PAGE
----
2014 has been dubbed the Year of Reading Women. This was a response to 2013 figures that showed a huge imbalance between the way male and female authors are treated in reviews. The nominees for the inaugural Folio Prize seem to be heading in the right direction: five of the eight are women.
Increasingly websites are springing up that monitor women’s representation in the media. The Women’s Room, for example, includes a media watch page to show where women are included and excluded from journalism and broadcasts. It makes terrifying reading: women are not only unrepresented in reporting of a range of areas from politics to sports, but at times they are even absent for the obituary sections of major national newspapers.
The Women’s Room was set up in response to research that shows that while women appear in the media largely as victims (79% of victims reported in the media are female), three quarters of experts cited are male. The project endeavours to counter that trend by providing a list of self-nominated women researchers and specialists, who are happy to be contacted by journalists and broadcasters researching a story in their area.
Such proactive approaches seem to be having a positive effect. Although still significantly imbalanced, there has been marked improvement in gender parity for publications such as The New York Review of Books and The Paris Review. The London Review of Books, however, did not fare so well. This was picked up by Mariella Frostrup in Radio 4’s Open Book.
The LRB’s defence blames both women and patriarchal society: women do not put themselves forward; they don’t like to criticise other women; there are insufficient women academics in key areas; women are too busy juggling motherhood and housework with having careers; women are not assertive enough; women have more important things to think about such as unequal pay and low rape convictions.
Yet we know that there are many successful academic and professional experts out there who happen to be women. The LRB clearly signals that it does not accept any responsibility itself, nor does it recognise that its own editorial and commissioning practises may be part of the problem. Unlike some of its counterparts in the USA, and indeed some other UK journals, the LRB refuses to respond to the challenge and to adopt a proactive approach, and their response sums this up entirely.
The reaction to this has unsurprisingly been very critical. But criticising the media is not enough. If the situation is to change, journalists and broadcasters need to rethink how they research. It is worth contrasting the LRB’s attitude with that of the LSE Review of books, which is proactive in seeking women reviewers and provides guidance for editors and journalists.
But to change this fundamentally, we need to start in the classroom. Academics need to promote women’s writing more actively in school and university. We are training the next generation of teachers, journalists and broadcasters. If our students are not exposed to the richness and diversity of women’s writing, theory and criticism, we can hardly blame the media for mirroring our own failings.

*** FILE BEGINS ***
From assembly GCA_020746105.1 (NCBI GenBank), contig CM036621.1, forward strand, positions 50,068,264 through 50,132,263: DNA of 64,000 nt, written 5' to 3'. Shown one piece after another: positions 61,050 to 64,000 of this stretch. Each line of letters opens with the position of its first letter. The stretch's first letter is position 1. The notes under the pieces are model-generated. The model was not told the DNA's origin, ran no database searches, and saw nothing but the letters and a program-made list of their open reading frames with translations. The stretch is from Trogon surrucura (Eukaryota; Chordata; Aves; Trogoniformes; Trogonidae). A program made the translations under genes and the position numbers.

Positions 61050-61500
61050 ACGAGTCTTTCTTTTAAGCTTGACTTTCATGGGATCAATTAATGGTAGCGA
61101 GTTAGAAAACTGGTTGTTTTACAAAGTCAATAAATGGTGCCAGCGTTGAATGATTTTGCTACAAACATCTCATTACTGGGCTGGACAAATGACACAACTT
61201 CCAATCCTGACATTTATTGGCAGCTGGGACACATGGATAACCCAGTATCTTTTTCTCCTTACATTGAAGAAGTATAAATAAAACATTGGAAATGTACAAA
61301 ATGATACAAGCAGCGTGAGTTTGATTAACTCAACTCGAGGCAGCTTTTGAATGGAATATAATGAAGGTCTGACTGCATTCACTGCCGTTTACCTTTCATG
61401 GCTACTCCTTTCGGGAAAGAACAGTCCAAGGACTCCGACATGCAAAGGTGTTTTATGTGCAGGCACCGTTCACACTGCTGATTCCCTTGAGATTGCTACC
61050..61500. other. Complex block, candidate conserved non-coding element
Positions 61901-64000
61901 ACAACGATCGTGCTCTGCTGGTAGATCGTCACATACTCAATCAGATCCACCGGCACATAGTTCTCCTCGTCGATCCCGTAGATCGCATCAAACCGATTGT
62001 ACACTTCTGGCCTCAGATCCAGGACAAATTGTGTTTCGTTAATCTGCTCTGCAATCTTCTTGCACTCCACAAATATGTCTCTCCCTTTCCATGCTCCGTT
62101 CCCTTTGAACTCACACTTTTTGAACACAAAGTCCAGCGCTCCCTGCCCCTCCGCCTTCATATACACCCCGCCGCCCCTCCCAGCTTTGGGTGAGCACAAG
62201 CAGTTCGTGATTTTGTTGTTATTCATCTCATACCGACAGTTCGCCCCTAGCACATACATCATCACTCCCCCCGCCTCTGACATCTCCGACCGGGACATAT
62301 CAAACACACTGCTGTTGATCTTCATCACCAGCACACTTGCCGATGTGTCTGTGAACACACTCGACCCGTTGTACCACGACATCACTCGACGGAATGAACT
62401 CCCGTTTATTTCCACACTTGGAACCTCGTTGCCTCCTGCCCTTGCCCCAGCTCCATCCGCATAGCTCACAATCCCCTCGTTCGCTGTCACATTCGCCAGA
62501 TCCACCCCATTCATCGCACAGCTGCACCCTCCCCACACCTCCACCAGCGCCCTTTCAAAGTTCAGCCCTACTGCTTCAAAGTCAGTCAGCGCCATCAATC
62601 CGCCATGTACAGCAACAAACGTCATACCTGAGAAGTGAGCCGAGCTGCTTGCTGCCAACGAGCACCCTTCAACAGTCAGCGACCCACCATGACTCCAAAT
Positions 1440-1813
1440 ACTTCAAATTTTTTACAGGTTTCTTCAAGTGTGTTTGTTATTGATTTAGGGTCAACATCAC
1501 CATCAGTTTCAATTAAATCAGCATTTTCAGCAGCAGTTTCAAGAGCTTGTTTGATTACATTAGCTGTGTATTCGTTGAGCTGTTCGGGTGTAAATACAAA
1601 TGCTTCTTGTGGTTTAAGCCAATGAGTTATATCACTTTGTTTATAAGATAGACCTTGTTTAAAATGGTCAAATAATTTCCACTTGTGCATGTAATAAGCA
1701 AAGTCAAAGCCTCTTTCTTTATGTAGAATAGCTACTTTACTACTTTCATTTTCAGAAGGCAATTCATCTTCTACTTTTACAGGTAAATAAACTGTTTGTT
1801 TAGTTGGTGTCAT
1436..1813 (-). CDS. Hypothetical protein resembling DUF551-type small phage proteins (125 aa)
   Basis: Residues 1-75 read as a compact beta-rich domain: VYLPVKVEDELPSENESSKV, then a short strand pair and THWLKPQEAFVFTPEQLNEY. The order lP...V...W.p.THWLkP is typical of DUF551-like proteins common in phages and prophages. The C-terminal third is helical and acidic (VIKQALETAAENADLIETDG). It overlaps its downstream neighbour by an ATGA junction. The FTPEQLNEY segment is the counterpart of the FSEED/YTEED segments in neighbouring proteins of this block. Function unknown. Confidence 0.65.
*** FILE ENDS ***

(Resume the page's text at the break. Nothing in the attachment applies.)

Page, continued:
Joanna Walsh’s Twitter campaign #ReadWomen2014 seeks to draw readers’ attention to neglected women writers. The idea of teaching courses on women’s writing as part of English Literature degrees can seem curiously old fashioned, and many female authors justifiably rail against being described as a “woman writer” just as other professionals object to terms like “woman doctor” or “woman pilot”.
While I would argue that there is a tradition of women’s writing that can discussed in its own right, I still think that far more can be achieved simply by ensuring that every English Literature course includes equal numbers of books by women as by men. Many English Literature courses are underpinned by Victorian and early 20th century assumptions that value literary works by men above those by women. But the amount of contemporary research into women’s writing has challenged such judgements, and there are a wealth of recently republished books out there by women from the Middle Ages and Renaissance to the present day.
Perhaps we need to introduce a Bechdel test for the classroom. The Bechdel test, devised in 1985 by Alison Bechdel, the graphic novelist, asks whether a novel or a movie includes at least two women who talk to one another about a subject other than men. This year’s Oscar nominated films did not do very well.
But would our English Literature programmes in school and universities do better? Let’s set the bar low to start. Are at least 25% of set texts by women? Do these texts include anything other than romances or love poems? Is at least 25% of the criticism by female academics? My suspicion is that if we ran this test, a lot of English literature courses would fail. And what kind of expectations does this raise in our students, the journalists, editors and reviewers of tomorrow?